→ Please write down or keep note your credential

+ If you are still confused, check the video below

Step 7: Install, Star, and Secure the MariaDB System

+ Next, we need to install MariaDB version 10.6 and start the MariaDB database system as well as do some simple configuration

					#Add MariaDB into Repository
echo '[mariadb]
name = MariaDB
baseurl =
gpgcheck=1' > /etc/yum.repos.d/MariaDB.repo

#removes the cache of repositories
yum clean all

#Update all packages again
yum update -y

#Install MariaDB version 10.6
yum install MariaDB-server MariaDB-client -y

#Start MariaDB
systemctl start mariadb

#Enable MariaDB after machine reboot
systemctl enable mariadb

your mariadb.service should be in active status

+ With MariaDB online, we can run a simple security script to set an administrative password and lock down some insecure defaults:

					sudo mysql_secure_installation

+ First, it will ask you for the MariaDB root password. Since we have not set one yet, just press ENTER to continue. The very next step asks you to set a root password. Select and confirm an administrative password for the database system.

+ For the remainder of the questions, you can just hit ENTER to accept the default suggestions. This will revert some insecure settings on our database system.

+ If you are still confused, check the video below

+ Finally, reset MariaDB service to take effect

					systemctl restart mariadb

Step 8: Configure firewall-cmd

+ By default, the WebAdmin Console (admin page) runs on port 7080.

+ Therefore, to allow yourself to access via port 7080 (WebAdmin Console). This port must be opened.

					#Check all opened ports
firewall-cmd --list-all

#Allow port 7080 for WebConsole Admin Page
firewall-cmd --permanent --zone=public --add-port=7080/tcp

#Reload to take effect
firewall-cmd --reload
By default, server does not open port 8080, 7080
Port 7070 were added into firewall-cmd

Step 9: Test Out the Default Web Page and Admin Interface

The OpenLiteSpeed server should already be up and running. If you need to start, stop, restart, or check the status of the server, use the standard service command with the lsws service name:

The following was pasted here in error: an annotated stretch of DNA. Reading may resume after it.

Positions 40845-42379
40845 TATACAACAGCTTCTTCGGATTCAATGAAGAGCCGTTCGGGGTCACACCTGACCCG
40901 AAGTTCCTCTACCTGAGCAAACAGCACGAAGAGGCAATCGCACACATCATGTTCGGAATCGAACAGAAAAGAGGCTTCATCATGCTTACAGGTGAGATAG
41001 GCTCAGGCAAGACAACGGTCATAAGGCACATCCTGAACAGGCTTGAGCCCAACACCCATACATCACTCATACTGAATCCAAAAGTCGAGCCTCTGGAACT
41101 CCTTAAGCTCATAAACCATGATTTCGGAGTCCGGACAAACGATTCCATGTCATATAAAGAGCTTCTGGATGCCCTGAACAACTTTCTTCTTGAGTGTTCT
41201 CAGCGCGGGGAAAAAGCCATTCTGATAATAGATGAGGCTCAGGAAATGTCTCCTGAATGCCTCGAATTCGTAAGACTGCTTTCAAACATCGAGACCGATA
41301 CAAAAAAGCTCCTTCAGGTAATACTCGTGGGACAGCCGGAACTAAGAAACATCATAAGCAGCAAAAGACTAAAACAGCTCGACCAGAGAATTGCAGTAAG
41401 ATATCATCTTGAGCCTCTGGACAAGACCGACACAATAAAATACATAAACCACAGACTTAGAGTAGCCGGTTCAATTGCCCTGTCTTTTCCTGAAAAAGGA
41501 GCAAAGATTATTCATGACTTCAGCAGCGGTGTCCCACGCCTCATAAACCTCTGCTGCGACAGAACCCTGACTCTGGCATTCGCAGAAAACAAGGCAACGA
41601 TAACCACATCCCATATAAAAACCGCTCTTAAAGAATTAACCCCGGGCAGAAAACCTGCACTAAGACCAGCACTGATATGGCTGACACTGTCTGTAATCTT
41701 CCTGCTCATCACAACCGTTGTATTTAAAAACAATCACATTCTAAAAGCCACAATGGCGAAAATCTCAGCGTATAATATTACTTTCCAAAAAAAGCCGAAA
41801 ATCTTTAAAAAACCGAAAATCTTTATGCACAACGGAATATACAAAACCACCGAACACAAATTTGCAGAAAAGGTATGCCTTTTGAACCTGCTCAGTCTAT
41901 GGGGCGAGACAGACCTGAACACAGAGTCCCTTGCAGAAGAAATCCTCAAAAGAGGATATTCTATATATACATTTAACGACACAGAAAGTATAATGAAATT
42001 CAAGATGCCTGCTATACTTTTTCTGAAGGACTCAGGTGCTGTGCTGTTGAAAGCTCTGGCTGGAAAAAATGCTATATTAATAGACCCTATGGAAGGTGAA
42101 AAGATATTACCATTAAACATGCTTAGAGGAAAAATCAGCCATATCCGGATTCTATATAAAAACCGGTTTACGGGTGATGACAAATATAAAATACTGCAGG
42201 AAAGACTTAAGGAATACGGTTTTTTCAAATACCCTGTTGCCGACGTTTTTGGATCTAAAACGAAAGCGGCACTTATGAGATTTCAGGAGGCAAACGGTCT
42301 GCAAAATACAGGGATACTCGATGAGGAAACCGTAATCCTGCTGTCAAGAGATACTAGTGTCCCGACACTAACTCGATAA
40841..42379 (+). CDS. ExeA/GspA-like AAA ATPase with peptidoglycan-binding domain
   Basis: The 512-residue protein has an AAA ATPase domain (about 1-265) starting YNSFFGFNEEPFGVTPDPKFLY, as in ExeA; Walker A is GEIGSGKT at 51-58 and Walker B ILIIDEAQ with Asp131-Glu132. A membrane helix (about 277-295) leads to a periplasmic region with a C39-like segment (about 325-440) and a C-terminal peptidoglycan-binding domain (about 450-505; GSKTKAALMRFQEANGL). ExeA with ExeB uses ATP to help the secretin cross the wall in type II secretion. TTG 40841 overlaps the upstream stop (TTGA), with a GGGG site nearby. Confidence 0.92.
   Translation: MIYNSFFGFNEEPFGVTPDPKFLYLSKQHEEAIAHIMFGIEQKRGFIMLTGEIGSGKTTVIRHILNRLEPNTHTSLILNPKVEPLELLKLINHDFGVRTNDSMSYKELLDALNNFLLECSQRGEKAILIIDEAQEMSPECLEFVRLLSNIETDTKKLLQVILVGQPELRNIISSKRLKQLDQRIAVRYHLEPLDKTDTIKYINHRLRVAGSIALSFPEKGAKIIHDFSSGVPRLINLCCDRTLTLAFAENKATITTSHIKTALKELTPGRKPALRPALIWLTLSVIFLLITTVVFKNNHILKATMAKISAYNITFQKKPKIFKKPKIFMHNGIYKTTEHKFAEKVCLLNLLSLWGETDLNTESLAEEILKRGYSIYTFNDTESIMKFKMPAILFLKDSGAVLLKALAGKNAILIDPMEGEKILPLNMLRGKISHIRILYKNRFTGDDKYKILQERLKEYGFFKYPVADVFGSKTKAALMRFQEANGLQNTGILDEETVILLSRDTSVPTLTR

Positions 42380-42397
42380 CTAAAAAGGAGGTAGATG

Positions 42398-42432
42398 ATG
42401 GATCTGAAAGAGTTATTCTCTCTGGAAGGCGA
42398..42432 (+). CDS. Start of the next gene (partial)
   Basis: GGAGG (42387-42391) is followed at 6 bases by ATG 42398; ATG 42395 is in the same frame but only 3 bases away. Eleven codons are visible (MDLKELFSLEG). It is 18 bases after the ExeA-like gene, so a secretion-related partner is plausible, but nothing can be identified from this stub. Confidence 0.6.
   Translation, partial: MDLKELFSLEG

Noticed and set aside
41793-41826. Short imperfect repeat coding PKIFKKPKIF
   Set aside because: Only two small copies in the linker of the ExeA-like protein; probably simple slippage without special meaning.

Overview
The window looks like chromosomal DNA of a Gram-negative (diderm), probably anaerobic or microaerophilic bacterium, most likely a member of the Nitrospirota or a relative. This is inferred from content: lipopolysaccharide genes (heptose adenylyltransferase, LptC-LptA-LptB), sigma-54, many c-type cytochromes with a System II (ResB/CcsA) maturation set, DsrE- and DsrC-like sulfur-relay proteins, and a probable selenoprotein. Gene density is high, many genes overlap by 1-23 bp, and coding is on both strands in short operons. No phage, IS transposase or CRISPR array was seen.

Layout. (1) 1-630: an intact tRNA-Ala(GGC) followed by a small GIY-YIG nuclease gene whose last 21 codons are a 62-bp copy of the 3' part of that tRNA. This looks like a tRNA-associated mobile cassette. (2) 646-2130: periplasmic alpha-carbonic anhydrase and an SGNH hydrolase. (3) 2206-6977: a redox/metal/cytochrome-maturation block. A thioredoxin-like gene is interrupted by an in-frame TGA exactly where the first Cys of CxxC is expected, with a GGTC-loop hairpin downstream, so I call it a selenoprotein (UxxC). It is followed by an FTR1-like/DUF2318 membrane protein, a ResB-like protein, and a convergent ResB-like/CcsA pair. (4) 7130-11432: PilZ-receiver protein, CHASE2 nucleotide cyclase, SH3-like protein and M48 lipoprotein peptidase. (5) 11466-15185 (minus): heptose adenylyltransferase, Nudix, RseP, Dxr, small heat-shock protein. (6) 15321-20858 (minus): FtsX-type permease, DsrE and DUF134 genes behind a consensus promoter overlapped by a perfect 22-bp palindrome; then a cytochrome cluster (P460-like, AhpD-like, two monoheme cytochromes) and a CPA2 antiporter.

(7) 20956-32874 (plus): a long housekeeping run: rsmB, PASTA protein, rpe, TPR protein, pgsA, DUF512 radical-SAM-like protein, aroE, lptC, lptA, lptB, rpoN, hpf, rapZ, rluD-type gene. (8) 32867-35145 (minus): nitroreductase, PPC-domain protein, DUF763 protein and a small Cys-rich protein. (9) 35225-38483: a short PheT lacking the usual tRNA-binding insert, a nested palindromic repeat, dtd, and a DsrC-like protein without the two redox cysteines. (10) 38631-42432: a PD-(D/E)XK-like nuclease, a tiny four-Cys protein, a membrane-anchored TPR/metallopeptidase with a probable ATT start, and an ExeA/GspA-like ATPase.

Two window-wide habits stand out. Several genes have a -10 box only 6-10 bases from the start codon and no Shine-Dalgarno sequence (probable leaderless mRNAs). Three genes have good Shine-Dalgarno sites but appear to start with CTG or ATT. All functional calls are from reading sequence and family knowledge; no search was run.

#Check Status server
sudo systemctl status lsws

sudo systemctl start lsws

sudo systemctl stop lsws

sudo systemctl restart lsws
your httpd.service should be in active status

+ In your web browser, you can check out OpenLiteSpeed’s WebAdmin Console page. Navigate to your server’s IP address, followed by :7080 to specify the port:



+ You will likely see a page warning your that the SSL certificate from the server cannot be validated. Since we have not installed SSL certificate for this website, this is expected. Click through the options available to proceed to the site (in Chrome, you must click Advanced and then choose Proceed to… )


Click Advance button
Then click Continute to go WebConsole Admin

+ You will be prompted to enter the administrative name and password that you selected in Step 6


Input your username and password created in Step 6

+ Once you correctly authenticate, you will be presented with the OpenLiteSpeed administration interface (WebConsole Admin)

You will see the default WebConsole Admin web page, look like this

Step 10: Change the port of Default Page (Port 8080)

+ As explained above, we now will change the port that the default site is using from 8088 to the conventional port 80

1) On the left-bar menu, choose Listeners option

2) In column Listener Name, click  on Default

3) Click the Edit button in the top-right corner of the Address Settings table to modify its values

4) Chnage port 8080 to port 80, and click on icon Save

5) Finally, you need to click on Gracefull Restart button. It is a square button, green background with white arrow icon, located on the top right hand side

+ If you still get confused, please check out the video below

+ The default web page should now be accessible in your browser on port 80 instead of port 8088. Visiting your server’s domain name or IP address without providing a port will now display the site.


#or you don't need to put :80

+ You will see a page the default OpenLiteSpeed web page, that looks like this:

Default Page of OpenLiteSpeed Web Server


+ At this point, you should have OpenLiteSpeed, a customized version of PHP, and MariaDB installed and running on a CentOS 7 server. OpenLiteSpeed offers great performance, an easy-to-use interface, and pre-configured options for script handling. Dive in and learn the ropes to start leveraging these capabilities to serve your sites.

+ Up to now, OpenLiteSpeed web server is still missing the following features:

1) No SSL Certificate yet

2) Haven’t installed WordPress yet

+ Make no fear, 1Byte will be by your side to help you implement all the missing features in Part 2 – Install WordPress and Part 3 – Install SSL over OpenLiteSpeed web server